Observe this innocent-looking skein of yarn. It is beautiful. Organized. Holds promise. One day, it will be transformed into a an impressive, eye-catching, wearable, piece of art–the finest in all of Knitterdom. Before that can happen, however, it must be turned into a ball, somehow. That should be easy enough.
Or not. Or knot. Careful as I was, instant chaos ensued as soon as I loosed the holding strands. My first mistake was in trying to save a few pennies by winding this myself. I should have had the sense to pay the owner of the knit shop to use the (very cool) ball-winder. It might have taken all of three minutes. Probably why it is called a “Swift“. And yes, in case you are wondering, by this point, it was too late to ask. There are not enough dollars in a Swiss bank account to pay anyone to unravel someone else’s skewed skein of yarn.
I had a few conversations with that mess of string. I might have begged a few times. When that didn’t yield results, it is possible that I could have resorted to a wee bit of whining. I do not remember for sure.
Switching to an attitude of determination, and speaking directly to the wad of yarn, I set a clear boundary as to how much time it was allowed to snatch out of my day. I insisted on cooperation from said ball of yarn. She was not the least bit interested in what I had to say. After an hour of navigation through the treacherous labyrinth of string, I became frustrated and I (shall leave this part to your imagination).
In crisis and chaos, there comes a point where you need to make a choice. To be frank, there are really only two options. Work through it. Or don’t work through it. Stay in a muddled, disheartened and hopeless state, or take a chance in a forward direction.
I stopped fighting and settled in. Notice I did not say give in. I simply became a part of the process, without an agenda. For every section of knotted and twisted string I untangled, a new lump of chaos was created. Rather than letting that deter me, I focused only on the few inches I could see. It didn’t look or feel like progress at the moment, but I was in motion.
As I worked steadily while manipulating the string, I felt a calm sense of knowing I was doing exactly the thing I should be doing at that precise moment. As long as I was gentle, carefully stretching and pulling, back-weaving around and through, all was well. If I got in a hurry, the fabric would knot and I had to take extra, unnecessary time to address the situation. A certain rhythm ensued. Dare I say, a measure of enjoyment?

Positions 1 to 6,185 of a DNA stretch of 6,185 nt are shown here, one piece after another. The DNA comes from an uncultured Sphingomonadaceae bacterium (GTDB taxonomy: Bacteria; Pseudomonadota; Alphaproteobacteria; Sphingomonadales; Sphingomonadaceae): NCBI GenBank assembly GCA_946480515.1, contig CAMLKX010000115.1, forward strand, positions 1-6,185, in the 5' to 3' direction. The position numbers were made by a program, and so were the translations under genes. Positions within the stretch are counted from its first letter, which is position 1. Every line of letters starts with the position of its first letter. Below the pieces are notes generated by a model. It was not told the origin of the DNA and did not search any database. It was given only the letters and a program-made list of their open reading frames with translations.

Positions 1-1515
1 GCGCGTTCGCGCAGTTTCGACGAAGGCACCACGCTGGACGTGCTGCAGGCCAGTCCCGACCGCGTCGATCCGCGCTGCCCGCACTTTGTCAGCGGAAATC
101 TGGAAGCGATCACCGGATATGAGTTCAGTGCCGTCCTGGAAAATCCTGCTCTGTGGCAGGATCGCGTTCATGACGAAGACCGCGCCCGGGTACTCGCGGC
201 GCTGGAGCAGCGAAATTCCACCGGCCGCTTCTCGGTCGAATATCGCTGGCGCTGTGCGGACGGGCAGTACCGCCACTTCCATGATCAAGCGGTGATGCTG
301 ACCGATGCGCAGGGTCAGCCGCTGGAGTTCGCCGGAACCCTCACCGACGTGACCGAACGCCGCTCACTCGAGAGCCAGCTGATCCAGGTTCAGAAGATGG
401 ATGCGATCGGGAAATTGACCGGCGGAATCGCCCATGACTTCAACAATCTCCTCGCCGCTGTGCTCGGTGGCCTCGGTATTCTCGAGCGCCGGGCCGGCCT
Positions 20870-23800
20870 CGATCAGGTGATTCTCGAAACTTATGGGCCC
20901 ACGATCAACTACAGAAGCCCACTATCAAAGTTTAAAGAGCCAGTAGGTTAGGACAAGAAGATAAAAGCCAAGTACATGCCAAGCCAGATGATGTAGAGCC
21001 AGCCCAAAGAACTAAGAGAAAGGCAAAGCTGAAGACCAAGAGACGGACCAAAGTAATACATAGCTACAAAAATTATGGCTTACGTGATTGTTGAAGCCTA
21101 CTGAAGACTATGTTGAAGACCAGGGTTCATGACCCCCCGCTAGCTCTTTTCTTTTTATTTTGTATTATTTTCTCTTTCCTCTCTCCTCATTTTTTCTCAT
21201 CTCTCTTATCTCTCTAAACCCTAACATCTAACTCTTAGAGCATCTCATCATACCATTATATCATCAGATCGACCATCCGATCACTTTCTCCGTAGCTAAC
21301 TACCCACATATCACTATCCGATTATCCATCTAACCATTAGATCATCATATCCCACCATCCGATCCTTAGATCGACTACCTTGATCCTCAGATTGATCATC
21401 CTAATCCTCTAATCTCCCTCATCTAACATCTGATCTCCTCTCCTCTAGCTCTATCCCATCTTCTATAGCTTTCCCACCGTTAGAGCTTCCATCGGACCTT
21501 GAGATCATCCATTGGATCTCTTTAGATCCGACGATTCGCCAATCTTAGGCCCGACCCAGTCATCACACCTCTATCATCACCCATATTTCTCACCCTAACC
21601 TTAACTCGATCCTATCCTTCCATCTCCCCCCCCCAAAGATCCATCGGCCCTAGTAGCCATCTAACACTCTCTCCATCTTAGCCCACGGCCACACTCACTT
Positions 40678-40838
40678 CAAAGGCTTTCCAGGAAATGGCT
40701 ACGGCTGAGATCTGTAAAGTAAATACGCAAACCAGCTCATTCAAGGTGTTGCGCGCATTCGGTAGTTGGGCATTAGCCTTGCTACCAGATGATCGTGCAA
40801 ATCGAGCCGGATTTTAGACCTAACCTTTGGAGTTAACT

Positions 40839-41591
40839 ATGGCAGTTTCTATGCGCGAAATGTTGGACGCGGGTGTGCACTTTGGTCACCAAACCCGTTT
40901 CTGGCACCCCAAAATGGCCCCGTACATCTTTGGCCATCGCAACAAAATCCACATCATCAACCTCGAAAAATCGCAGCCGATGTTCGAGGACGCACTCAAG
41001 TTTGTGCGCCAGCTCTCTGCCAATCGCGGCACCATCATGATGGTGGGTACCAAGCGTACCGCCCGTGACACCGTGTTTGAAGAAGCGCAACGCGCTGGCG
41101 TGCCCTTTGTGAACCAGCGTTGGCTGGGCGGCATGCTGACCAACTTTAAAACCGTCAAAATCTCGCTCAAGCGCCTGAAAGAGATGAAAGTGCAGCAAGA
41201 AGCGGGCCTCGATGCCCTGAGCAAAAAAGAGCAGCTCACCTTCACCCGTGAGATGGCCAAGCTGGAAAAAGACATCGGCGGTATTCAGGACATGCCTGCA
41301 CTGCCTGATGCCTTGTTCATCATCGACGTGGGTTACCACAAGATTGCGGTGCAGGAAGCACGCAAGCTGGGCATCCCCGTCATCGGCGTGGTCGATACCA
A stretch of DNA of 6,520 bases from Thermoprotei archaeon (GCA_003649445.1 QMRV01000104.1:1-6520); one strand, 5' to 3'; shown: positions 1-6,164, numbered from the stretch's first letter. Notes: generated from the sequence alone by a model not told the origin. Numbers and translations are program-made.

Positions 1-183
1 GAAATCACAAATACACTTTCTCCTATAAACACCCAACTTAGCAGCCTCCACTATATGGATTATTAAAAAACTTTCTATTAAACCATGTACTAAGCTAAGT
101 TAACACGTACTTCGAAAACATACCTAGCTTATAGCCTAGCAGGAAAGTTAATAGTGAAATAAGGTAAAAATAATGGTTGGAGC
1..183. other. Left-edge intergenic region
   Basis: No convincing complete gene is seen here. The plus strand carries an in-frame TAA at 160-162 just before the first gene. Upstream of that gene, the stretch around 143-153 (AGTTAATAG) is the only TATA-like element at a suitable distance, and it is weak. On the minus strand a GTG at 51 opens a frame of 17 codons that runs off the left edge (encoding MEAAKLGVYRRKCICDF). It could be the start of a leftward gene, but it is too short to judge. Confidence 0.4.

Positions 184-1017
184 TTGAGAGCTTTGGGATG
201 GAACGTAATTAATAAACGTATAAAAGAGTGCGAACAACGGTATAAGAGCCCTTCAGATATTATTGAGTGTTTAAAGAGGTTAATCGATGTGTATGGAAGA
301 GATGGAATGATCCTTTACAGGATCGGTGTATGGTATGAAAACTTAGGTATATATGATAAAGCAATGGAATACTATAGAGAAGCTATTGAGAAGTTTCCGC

That nice, round ball of yarn I wanted and needed to begin my project was not foremost on my mind. In the beginning, being obsessed about the goal was not helping, but conversely, a detriment to reaching it. Goals are nothing but the cumulation of quality moments. Yes, I still wanted the same outcome, but I let go of my particular plan to get there. When advancement is the only goal to reach a goal, you might arrive, but something valuable is lost along the way.
Chaos forces us to rest and listen. When the mess is gargantuan, we might feel paralyzed and pathetic at the outset. Impossible circumstances choke us and make us feel vulnerable to disaster. So we have to think. We are forced to pay attention. We re-group and re-evaluate. The induced resting rate of our situation calls for us to stretch and bend. In that holding pattern, we discover something new. Something deeper. More important than a conclusion.
Well, three great movies and random hours later, I have my beautiful ball of yarn. Next time, I am quite certain I will get my skein to the ball-winder,
but I will be